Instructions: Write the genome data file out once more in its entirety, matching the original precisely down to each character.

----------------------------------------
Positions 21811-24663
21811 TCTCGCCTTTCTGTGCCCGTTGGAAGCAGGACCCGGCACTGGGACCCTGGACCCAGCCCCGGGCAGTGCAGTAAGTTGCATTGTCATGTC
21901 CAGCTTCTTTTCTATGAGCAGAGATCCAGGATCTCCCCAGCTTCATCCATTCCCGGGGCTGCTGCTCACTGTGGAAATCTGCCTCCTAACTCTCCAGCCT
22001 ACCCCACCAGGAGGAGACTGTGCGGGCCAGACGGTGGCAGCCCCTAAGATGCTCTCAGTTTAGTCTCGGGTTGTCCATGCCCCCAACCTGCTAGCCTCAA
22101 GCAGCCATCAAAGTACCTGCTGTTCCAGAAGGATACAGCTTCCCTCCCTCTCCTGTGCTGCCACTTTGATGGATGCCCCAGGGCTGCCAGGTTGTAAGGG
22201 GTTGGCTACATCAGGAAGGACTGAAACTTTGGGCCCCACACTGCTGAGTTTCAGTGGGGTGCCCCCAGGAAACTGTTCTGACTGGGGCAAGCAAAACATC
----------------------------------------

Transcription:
Positions 21811-24663
21811 TCTCGCCTTTCTGTGCCCGTTGGAAGCAGGACCCGGCACTGGGACCCTGGACCCAGCCCCGGGCAGTGCAGTAAGTTGCATTGTCATGTC
21901 CAGCTTCTTTTCTATGAGCAGAGATCCAGGATCTCCCCAGCTTCATCCATTCCCGGGGCTGCTGCTCACTGTGGAAATCTGCCTCCTAACTCTCCAGCCT
22001 ACCCCACCAGGAGGAGACTGTGCGGGCCAGACGGTGGCAGCCCCTAAGATGCTCTCAGTTTAGTCTCGGGTTGTCCATGCCCCCAACCTGCTAGCCTCAA
22101 GCAGCCATCAAAGTACCTGCTGTTCCAGAAGGATACAGCTTCCCTCCCTCTCCTGTGCTGCCACTTTGATGGATGCCCCAGGGCTGCCAGGTTGTAAGGG
22201 GTTGGCTACATCAGGAAGGACTGAAACTTTGGGCCCCACACTGCTGAGTTTCAGTGGGGTGCCCCCAGGAAACTGTTCTGACTGGGGCAAGCAAAACATC